I am postdoctoral researcher at the University of Waterloo in the Programming Languages Group under the supervision of Ondřej Lhoták. I received my PhD from Aarhus University for the thesis Static Analysis of Dynamic Languages. My thesis adviser was Anders Møller.
My email is my username on this machine at uwaterloo dot ca.
My primary research interests are in program analysis, both static and dynamic analysis, functional programming, and compiler implementation. Recently, I have also been working with logic programming and type systems. In static analysis, I have worked on points-to analysis, sparse dataflow analysis, string analysis, and various kinds of program artifact construction, including call graph, event-based graph, and promise graph construction. In dynamic analysis, I have worked on feedback-directed instrumentation where a program is incrementally instrumented over multiple runs to discover a so-called crash path leading from the creation of an object of interest to a crashing statement. For compiler implementation, I have worked on the design and implementation of the Flix language, discussed further below.
Flix is a statically typed functional- and logic programming language inspired by Scala, OCaml, F#, Haskell, and Datalog. The syntax of Flix resembles Scala and Datalog. The type system supports local type inference and is based on Hindley-Milner. Flix runs on the Java Virtual Machine and compiles directly to JVM bytecode.
Flix supports hybrid functional and logic programming featuring a built-in fixed point engine based on semi-naive evaluation. The functional and logic languages can be used independently, if so desired. For example, a Flix program can be purely functional, or Flix can be used as a standalone Datalog engine.
Papers related to this line of research include:
Magnus Madsen, Ming-Ho Yee, Ondřej Lhoták
We present Flix, a declarative programming language for specifying and solving least fixed point problems, particularly static program analyses. Flix is inspired by Datalog and extends it with lattices and monotone functions. Using Flix, implementors of static analyses can express a broader range of analyses than is currently possible in pure Datalog, while retaining its familiar rule-based syntax.
We define a model-theoretic semantics of Flix asa natural extension of the Datalog semantics. This semantics captures the declarative meaning of Flix programs without imposing any specific evaluation strategy. An efficient strategy is semi-naive evaluation which we adapt for Flix. We have implemented a compiler and runtime for Flix, and used it to express several well-known static analyses, including the IFDS and IDE algorithms. The declarative nature of Flix clearly exposes the similarity between these two algorithms.Paper BibTex Website
Magnus Madsen, Frank Tip, Esben Andreasen, Koushik Sen, Anders Møller
We present a feedback-directed instrumentation technique for computing crash paths that allows the instrumentation overhead to be distributed over a crowd of users and to reduce it for users who do not encounter the crash. We implemented our technique in a tool, Crowdie, and evaluated it on 10 real-world issues for which error messages and stack traces are insufficient to isolate the problem. Our results show that feedback-directed instrumentation requires 5% to 25% of the program to be instrumented, that the same crash must be observed 3 to 10 times to discover the crash path, and that feedback-directed instrumentation typically slows down execution by a factor 2x–9x compared to 8x–90x for an approach where applications are fully instrumented.Paper BibTex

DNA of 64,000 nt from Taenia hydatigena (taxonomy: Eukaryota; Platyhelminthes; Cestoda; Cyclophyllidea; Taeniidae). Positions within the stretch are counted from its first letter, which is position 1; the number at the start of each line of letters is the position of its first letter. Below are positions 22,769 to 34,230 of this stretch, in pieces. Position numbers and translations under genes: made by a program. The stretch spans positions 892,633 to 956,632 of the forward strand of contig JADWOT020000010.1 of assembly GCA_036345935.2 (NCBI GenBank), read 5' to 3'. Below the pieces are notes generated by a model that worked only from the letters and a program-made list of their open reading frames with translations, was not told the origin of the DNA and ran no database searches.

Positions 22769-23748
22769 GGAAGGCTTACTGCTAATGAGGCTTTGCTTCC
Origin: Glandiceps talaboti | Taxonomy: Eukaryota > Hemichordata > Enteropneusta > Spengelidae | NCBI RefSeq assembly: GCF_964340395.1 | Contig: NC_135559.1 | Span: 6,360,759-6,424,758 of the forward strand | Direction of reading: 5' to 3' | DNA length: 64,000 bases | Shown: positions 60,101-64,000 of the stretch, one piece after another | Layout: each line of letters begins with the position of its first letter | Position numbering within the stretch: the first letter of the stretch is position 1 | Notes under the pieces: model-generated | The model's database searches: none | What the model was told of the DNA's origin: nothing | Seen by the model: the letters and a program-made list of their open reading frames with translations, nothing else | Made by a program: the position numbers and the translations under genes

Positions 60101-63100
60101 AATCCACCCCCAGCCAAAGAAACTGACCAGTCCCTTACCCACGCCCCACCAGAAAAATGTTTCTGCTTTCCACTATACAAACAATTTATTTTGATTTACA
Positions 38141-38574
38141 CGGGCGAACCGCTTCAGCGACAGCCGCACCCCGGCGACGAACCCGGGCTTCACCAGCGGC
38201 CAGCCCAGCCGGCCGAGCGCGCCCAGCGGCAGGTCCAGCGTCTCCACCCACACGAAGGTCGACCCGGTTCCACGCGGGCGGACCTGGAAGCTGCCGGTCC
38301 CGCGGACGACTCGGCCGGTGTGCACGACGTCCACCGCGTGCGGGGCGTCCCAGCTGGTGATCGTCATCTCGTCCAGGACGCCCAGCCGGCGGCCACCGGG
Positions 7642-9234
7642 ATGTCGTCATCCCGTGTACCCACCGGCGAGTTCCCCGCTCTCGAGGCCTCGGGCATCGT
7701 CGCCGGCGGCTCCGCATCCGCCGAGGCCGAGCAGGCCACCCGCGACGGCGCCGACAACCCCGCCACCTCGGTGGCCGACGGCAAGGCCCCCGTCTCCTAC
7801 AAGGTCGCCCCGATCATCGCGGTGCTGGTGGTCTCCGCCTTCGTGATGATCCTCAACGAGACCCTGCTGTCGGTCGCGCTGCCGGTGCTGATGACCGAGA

Magnus Madsen, Frank Tip, Ondřej Lhoták
Magnus Madsen, Anders Møller
Magnus Madsen, Esben Andreasen
We demonstrate that a dataflow analysis equipped with the H domain gains significant precision resulting in an analysis speedup of more than 1.5x for 7 out of 10 benchmark programs.Paper BibTex
Magnus Madsen, Benjamin Livshits, Michael Fanning
Simon Holm Jensen, Magnus Madsen, Anders Møller
One application of such a static analysis is to detect type- related and dataflow-related programming errors. We report on experiments with a range of modern web applications, including Chrome Experiments and IE Test Drive applications, to measure the precision and performance of the technique. The experiments indicate that the analysis is able to show absence of errors related to missing object properties and to identify dead and unreachable code. By measuring the precision of the types inferred for object properties, the analysis is precise enough to show that most expressions have unique types. By also producing precise call graphs, the analysis additionally shows that most invocations in the programs are monomorphic. We furthermore study the usefulness of the analysis to detect spelling errors in the code. Despite the encouraging results, not all problems are solved and some of the experiments indicate a potential for improvement, which allows us to identify central remaining challenges and outline directions for future work.Paper BibTex
Magnus Madsen, Ming-Ho Yee, Ondřej Lhoták
Flix is a logic and functional language designed for the implementation of static analysis tools. Flix is inspired by Datalog and extends it with user-defined lattices as well as monotone filter and transfer functions. In recent work, Flix has been used to express several analyses, including the Strong Update analysis, and the IFDS and IDE algorithmsPaper BibTex